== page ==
This crossword clue is for the definition: Grunt.
it’s A 5 letters crossword puzzle definition.
Next time, when searching for online help with your puzzle, try using the search term “Grunt crossword” or “Grunt crossword clue”. The possible answerss for Grunt are listed below.
Did you find what you needed?
We hope you did!.
Possible Answers: PEON.
Last seen on: LA Times Crossword 4 Nov 2017, Saturday
Random information on the term “Grunt”:
Grunting in tennis is the very loud noise, sometimes described as “shrieking” or “screaming”, made by some players while hitting their shots. It is prominent in both men’s and women’s tennis. Many players and spectators find it to be distracting or obnoxious above a certain sound level.
Monica Seles and Jimmy Connors are generally considered as the “grunt creator” in the women’s and men’s games respectively.[not in citation given] Examples of contemporary tennis players who notably grunt are Serena Williams, Venus Williams, Maria Sharapova, Victoria Azarenka, Rafael Nadal, Novak Djokovic, David Ferrer and Gustavo Kuerten.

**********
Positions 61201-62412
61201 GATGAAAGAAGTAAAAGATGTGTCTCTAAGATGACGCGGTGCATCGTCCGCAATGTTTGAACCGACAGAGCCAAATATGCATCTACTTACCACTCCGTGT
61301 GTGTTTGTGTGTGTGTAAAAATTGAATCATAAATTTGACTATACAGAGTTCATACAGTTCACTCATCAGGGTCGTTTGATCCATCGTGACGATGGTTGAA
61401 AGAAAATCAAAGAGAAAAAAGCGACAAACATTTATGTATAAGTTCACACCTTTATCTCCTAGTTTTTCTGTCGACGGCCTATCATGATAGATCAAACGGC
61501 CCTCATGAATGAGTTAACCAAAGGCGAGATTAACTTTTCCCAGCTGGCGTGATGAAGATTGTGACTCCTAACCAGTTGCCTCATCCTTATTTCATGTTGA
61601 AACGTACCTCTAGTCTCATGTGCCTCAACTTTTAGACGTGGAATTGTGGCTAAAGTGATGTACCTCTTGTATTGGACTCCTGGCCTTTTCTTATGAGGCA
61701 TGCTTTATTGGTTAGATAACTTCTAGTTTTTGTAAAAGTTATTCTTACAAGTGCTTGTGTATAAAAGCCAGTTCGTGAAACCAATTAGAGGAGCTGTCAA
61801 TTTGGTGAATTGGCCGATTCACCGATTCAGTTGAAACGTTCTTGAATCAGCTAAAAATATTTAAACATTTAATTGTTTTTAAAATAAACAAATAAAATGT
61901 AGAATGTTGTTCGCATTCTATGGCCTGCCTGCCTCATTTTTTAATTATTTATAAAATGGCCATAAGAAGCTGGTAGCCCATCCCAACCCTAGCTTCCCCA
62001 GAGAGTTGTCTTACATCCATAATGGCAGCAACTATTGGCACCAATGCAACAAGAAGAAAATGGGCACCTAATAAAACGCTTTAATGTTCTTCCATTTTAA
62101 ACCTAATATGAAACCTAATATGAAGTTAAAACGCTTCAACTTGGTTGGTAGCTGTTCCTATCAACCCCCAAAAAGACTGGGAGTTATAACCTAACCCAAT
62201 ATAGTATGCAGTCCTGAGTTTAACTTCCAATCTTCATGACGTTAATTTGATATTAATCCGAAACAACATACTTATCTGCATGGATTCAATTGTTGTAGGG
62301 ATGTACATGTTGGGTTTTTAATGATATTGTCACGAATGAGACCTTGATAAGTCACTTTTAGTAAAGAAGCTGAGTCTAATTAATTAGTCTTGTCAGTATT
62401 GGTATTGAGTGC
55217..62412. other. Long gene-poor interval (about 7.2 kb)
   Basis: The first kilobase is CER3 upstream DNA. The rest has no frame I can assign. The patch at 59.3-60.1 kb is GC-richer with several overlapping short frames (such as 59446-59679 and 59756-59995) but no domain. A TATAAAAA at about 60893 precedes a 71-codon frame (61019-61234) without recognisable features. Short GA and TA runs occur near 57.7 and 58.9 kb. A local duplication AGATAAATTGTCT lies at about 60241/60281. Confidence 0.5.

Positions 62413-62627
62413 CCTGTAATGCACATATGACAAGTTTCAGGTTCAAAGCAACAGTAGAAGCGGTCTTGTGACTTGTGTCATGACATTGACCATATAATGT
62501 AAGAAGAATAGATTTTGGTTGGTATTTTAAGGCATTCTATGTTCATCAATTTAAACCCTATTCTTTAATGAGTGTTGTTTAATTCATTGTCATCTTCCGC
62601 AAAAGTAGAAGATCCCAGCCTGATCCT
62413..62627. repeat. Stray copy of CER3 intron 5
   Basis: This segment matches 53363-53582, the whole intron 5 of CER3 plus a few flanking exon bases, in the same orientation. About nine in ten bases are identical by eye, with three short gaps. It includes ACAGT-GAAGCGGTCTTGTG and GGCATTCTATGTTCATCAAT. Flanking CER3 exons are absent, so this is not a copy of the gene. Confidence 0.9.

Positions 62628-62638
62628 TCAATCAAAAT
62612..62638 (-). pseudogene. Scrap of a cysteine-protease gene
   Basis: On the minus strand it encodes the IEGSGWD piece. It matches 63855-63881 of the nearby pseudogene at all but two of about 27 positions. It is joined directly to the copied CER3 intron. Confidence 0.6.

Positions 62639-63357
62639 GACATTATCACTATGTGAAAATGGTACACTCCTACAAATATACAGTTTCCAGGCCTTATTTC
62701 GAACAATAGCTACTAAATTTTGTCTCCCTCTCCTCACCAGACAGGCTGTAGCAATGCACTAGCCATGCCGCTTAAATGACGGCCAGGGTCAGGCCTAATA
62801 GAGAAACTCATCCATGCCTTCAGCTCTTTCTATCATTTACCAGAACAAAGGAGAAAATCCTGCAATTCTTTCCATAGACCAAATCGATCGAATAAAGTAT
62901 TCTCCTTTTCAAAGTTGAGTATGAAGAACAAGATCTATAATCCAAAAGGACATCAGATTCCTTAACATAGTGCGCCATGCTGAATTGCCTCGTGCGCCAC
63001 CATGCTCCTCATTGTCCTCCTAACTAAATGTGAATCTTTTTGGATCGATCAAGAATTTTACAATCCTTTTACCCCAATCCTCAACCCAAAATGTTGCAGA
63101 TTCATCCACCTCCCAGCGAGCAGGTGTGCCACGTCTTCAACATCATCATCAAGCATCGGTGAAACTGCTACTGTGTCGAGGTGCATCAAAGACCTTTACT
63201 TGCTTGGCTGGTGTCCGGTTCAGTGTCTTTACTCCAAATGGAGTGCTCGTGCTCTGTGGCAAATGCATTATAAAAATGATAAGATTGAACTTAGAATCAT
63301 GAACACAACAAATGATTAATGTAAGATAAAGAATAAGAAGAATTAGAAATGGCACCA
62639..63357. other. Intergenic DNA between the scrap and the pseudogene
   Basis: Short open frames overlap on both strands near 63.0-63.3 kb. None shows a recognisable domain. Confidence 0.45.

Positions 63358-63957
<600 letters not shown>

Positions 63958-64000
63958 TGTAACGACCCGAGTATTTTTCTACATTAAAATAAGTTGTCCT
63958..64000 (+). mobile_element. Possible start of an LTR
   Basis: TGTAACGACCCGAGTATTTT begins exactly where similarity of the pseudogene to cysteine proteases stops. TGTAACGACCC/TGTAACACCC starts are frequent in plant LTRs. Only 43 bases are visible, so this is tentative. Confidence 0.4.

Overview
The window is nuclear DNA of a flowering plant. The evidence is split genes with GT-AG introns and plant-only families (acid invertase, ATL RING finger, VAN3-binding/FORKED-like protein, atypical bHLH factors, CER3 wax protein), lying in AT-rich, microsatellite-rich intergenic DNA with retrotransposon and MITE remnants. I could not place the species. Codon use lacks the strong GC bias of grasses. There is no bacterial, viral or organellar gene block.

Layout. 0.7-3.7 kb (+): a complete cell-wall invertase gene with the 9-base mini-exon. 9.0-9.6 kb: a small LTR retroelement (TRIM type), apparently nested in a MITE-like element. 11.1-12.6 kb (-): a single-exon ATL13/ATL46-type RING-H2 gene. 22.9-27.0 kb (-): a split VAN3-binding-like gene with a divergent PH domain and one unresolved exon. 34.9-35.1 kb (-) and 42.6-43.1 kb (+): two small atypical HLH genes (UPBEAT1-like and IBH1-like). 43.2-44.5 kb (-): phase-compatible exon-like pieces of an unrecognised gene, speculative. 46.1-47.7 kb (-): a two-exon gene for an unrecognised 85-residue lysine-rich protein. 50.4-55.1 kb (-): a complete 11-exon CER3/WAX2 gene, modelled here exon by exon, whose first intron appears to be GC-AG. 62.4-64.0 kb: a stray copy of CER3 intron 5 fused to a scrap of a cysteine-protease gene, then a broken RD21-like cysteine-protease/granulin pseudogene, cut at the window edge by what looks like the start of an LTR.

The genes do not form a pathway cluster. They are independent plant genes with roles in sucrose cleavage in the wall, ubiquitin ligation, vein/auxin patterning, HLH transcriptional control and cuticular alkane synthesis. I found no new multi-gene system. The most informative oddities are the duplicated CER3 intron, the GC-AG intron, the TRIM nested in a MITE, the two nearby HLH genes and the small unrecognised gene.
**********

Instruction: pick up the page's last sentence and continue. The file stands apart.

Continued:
Many have called for grunting to be banned or at least be made punishable. In the 1988 US Open, Ivan Lendl complained about Andre Agassi’s grunting: “When Agassi went for a big shot, his grunt was much louder. It threw off my timing”. In the 2009 French Open, Aravane Rezaï complained to the umpire about Michelle Larcher de Brito’s “shrieking”, which led to a Grand Slam supervisor being brought to the court. No action was taken against Larcher de Brito and she was booed off the court. Afterwards former tennis player Martina Navratilova said that grunting was a form of cheating: “The grunting has reached an unacceptable level. It is cheating, pure and simple. It is time for something to be done”. She also cited Roger Federer as an example of a successful player who doesn’t grunt: “Roger Federer doesn’t make a noise when he hits the ball—go and listen”. The concern was not limited to mere distraction or unpleasantness. In particular, Navratilova was concerned that grunting drowned out the sound of the ball leaving the grunter’s racquet and prevented an experienced opponent from using that clue as to force and spin to address his or her reception of the ball and the return stroke. Another former player, Chris Evert, stopped short of labelling it as cheating but said: “I wouldn’t go that far [to say it’s cheating] but I think the grunts are getting louder and more shrill now with the current players”.